Call to stop free parking on main road into Malham to ease congestion
PAUL Morley is absolutely right. Even an intensive bus service would make little difference to the severe traffic and visitor management problems of Malham. The root cause of what we are now experiencing is the National Park Authority and North Yorkshire Council’s total inability to deal with these problems.
What is happening in Malham every busy weekend, in a nationally important, iconic area of a National Park, can best be described as an abysmal policy failure, well below standards of visitor management experienced in most National Parks outside the UK.
Both Authorities’ pro-car and anti-public transport policies have to change.
A pragmatic strategy is needed, one that recognises that Malham’s problem is severe, but only on around 25-30 days a year – Bank Holidays and peak summer weekends. On other days the problems are more manageable.
First and foremost there needs to be the removal of the free parking on the public highway on the main road into the village – at last count over 50 cars stretching nearly a quarter of a mile towards Kirkby Malham. Purely by arriving early these visitors get free all-day parking, causing maximum congestion and visual impact in the landscape. This gives totally the wrong message to visitors.
Simply converting more green fields to mass, unsightly car parking to absorb ever more cars simply exacerbates the problem by encouraging yet more car use, as well as congestion and wear and tear on local footpaths and facilities, and is no long term solution.
All visitor parking should be paid for. Removing casual on road parking and pricing all off-road parking in order to influence visiting patterns are the best mechanism to control numbers. On the peak – shall we call them “Red” days – charges should be at least £15 per car for a stay, perhaps more, for a visit longer than say 3 hours. If this sounds excessive, then remember that it now costs £12 to park at Bolton Abbey and this has had only modest impact on visitor numbers, the money raised being used to maintain the many excellent visitor facilities at the Chatsworth Estate. However, if less crowded days were cheaper, this would result in people choosing to visit on less busy days – perhaps “Yellow” days at peak season but on weekdays at say £10, or “Green” days at low season at a level about what they are now. Evenings would be free. The main now over-crowded official Visitor Car Park at the National Park Centre should perhaps be mainly used for bus, coach and short stay parking.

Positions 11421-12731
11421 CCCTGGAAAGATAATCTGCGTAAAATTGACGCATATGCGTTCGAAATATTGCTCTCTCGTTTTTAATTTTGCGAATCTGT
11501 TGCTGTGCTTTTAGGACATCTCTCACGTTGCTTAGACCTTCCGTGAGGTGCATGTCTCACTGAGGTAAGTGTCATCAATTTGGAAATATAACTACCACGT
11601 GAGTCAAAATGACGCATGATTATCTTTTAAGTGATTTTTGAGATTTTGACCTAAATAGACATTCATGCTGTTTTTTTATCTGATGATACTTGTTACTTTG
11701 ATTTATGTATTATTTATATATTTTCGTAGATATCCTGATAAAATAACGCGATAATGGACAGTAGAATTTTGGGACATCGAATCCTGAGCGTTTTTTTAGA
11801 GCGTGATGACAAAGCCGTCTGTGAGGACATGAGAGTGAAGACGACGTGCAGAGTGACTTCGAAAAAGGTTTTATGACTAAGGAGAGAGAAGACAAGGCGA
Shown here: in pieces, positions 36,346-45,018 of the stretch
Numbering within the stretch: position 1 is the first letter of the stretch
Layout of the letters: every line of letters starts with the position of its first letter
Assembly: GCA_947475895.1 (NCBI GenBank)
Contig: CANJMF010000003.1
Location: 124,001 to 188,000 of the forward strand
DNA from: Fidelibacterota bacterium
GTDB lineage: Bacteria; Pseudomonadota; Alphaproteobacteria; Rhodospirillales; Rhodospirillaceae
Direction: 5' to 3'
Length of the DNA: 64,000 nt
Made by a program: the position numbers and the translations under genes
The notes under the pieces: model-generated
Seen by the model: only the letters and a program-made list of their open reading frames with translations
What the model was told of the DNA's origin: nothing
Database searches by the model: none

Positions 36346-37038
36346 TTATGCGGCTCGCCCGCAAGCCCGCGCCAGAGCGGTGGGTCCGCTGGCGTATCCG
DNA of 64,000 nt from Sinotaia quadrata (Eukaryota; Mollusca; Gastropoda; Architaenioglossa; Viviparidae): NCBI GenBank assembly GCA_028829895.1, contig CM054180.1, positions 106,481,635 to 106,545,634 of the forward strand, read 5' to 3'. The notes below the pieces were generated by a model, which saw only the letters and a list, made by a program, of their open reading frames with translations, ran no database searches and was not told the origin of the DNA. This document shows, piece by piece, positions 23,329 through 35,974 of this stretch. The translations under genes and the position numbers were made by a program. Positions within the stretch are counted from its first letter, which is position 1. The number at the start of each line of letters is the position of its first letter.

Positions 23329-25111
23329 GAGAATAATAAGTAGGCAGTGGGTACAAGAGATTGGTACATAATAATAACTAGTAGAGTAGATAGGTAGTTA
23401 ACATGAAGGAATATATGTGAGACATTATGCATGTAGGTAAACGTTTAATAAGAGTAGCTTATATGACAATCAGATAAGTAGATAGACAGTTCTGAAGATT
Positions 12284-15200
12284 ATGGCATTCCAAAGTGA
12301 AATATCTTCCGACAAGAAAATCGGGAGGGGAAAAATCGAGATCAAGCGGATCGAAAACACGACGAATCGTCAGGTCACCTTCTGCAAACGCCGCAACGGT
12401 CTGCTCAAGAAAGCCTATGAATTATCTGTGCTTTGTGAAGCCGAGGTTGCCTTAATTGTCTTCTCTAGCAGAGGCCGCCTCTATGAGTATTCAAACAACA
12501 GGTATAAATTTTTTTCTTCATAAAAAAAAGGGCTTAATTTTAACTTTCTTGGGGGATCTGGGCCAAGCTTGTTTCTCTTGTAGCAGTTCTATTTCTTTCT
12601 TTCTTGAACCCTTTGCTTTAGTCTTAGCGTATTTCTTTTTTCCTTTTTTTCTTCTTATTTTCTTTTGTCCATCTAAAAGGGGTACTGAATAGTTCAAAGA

If and when all car parks are full, at a level of visitor numbers that the village can comfortably absorb, then “Malham Full” notices need to be displayed even at the village entrance and on the A65. Again the near universally available Stat. Navs. that give drivers advance notice of roadworks, or messages about congestion, as well as local radio, could be used broadcast the situation to people well before they arrive, but also with information about alternative days – and also the availability of bus services. Messages could also be changed at short notice – for example on days of inclement weather.
Gordale Lane should be completely closed to visitor traffic with a free shuttle minibus for the elderly or disabled. On a recent visit I noted over 40 cars parked around tiny Gordale bridge, urbanising another wonderful setting. The average age of drivers and passengers was around 35, people who would have benefitted from a brisk 20 minute walk from the village. At the same time, a decent bus service to the village must be provided. An hourly bus service from Skipton and Gargrave could be operated using just two low emission 30 seater buses and three drivers, a massive step change in provision compared with the three buses a day now available only on summer Sundays with just two on Saturdays. Incredibly, Mondays to Fridays there is no afternoon return bus after 1.35pm – making a day trip to Malham without a car impossible.
This reflects North Yorkshire’s absurd “locals-only-anti-visitor” public transport policies which also means, except for Dalesbus and Moorsbus, managed by dedicated volunteers on a shoestring budget, no bus services on Sundays and Bank Holidays operate anywhere in rural North Yorkshire. But Bolton Abbey and Burnsall are impossible to reach by bus even on Tuesdays and Thursdays, even in the summer school holidays. And when North Yorkshire do run buses on these routes, they are cramped 16 seater minibuses that often leave people behind on busy days. The perfect way to discourage bus travel. What is urgently needed is a good quality, well promoted bus service between Skipton bus and rail stations and Malham, using proper, medium sized vehicles which at busy times can carry standing passengers, yet suitable for Malham’s narrow roads. This should operate daily 8am - 6pm throughout the season, and not just on peak days.
Extra income from car parking could both help pay for traffic wardens to enforce the scheme (essential) and also help finance the bus service, with cheap return fares offered for families to encourage park and ride from Skipton or Gargrave.
This would will also help to spread the visitor load, give young people and those on lower incomes opportunity to visit the National Park, and create strong messages to encourage greener forms of travel. It would also benefit local businesses and give employment opportunities for young workers in catering and other local service industries.
In our Climate Emergency, and given that visitor transport is now the largest single cause of carbon emissions in the Yorkshire Dales, action – not talk - is long overdue in Malham.